Oil prices down in Asian trade on worries over Greece, Iran talks


SINGAPORE–Oil prices fell in Asia Monday as dealers fretted over a collapse in Greece’s debt talks and a possible return of Iranian supplies disrupted by international sanctions, analysts said.

U.S. benchmark West Texas Intermediate for July delivery fell seven cents to US$59.89 while Brent crude for July eased seven cents to US$63.80 in afternoon trade.

Markets are ��closely tracking the Greek debt crisis and the ongoing negotiations between Iran and the big six powers,�� said Sanjeev Gupta, head of the Asia-Pacific oil and gas practice at business consultancy firm EY.

Crunch negotiations between Athens and its creditors fell apart on Sunday, fueling fears the cash-starved government was heading irreversibly into the financial abyss with a huge IMF debt payment due at the end of the month. Investors are also focusing on Iran ahead of a June 30 deadline for the Islamic republic and world powers to come to an agreement on curbing Tehran’s nuclear program.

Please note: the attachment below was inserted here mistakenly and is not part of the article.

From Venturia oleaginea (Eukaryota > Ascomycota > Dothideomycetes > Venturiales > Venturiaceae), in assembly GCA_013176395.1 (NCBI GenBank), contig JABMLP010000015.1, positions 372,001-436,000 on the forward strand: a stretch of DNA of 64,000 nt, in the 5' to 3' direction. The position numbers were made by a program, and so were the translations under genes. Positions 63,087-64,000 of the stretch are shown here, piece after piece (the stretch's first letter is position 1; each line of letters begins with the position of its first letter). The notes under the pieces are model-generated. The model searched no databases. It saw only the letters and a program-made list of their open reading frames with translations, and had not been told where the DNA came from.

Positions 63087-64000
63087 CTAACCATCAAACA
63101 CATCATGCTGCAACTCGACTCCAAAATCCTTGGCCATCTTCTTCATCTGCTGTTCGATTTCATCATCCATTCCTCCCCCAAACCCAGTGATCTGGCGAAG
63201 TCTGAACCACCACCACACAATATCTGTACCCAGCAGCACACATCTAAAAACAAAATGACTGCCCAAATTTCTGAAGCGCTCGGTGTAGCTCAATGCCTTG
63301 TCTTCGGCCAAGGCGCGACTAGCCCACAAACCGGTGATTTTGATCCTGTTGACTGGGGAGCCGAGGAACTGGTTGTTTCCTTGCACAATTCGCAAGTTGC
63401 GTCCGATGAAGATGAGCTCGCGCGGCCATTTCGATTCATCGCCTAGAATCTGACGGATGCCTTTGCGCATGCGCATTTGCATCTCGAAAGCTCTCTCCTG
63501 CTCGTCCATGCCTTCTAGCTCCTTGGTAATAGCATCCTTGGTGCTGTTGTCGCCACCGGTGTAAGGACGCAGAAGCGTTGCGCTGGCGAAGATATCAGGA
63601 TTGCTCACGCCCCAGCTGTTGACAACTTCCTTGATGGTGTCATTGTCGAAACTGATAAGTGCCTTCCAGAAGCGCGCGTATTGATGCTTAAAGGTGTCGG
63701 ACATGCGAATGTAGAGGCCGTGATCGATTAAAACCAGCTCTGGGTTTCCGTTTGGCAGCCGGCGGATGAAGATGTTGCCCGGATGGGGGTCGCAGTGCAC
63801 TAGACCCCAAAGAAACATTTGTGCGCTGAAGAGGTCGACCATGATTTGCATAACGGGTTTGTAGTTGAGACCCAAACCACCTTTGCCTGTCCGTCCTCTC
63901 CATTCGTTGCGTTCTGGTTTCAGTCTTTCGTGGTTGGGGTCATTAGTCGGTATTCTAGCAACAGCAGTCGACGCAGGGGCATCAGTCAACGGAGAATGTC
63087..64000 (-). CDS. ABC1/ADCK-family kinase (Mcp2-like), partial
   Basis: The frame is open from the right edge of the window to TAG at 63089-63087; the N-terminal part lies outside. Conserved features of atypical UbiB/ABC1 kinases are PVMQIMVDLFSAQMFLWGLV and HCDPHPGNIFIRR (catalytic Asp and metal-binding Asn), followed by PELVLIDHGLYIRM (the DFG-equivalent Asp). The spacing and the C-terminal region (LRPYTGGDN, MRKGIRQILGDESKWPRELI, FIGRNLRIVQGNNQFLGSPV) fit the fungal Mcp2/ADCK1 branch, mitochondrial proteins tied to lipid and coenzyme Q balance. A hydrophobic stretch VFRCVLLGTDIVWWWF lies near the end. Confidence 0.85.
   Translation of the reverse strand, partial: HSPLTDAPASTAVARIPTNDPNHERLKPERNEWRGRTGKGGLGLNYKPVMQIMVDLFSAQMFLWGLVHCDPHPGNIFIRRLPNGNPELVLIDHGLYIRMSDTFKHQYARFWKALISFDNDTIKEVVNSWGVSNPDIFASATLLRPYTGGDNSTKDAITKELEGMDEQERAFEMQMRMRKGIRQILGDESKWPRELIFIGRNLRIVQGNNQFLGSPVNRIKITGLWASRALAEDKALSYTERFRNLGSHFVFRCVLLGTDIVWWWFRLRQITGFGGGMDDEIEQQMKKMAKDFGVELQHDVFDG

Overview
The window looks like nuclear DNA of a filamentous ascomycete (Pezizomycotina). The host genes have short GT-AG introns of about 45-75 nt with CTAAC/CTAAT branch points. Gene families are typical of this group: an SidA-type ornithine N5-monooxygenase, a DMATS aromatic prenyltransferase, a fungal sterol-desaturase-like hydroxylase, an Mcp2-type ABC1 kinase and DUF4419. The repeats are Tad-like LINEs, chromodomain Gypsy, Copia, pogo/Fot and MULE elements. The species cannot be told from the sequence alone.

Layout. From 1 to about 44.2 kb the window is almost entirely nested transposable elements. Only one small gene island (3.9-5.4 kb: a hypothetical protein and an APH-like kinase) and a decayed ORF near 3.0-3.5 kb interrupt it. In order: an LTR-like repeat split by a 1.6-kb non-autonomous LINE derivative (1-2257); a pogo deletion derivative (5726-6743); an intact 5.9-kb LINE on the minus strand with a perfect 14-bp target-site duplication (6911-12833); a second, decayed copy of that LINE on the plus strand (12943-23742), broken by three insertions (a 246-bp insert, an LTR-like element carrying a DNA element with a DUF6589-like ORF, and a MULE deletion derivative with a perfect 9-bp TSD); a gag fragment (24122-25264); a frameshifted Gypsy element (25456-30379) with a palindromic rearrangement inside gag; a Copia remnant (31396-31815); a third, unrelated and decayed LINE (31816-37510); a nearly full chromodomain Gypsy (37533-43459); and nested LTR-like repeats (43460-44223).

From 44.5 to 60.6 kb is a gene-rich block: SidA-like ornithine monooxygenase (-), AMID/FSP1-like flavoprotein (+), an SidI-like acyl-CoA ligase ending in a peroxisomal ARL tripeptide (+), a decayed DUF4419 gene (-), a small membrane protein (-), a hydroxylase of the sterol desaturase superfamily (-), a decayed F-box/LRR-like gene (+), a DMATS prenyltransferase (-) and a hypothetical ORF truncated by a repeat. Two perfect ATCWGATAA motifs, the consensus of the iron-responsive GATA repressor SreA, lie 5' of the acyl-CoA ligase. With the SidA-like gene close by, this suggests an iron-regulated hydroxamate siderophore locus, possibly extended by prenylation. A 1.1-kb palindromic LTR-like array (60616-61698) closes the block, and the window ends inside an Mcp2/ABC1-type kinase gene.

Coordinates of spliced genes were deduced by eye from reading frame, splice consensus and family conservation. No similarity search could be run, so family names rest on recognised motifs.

Six global powers �X the UK, China, France, Germany, Russia and the United States �X are trying to nail down a deal to curb Iran’s nuclear ambitions by reducing its stockpiles of enriched uranium and mothballing some of its sites. Iran has the world’s fourth-largest oil reserves but its exports have fallen from more than 2.2 million barrels per day in 2011 to about 1.3 million because of the sanctions.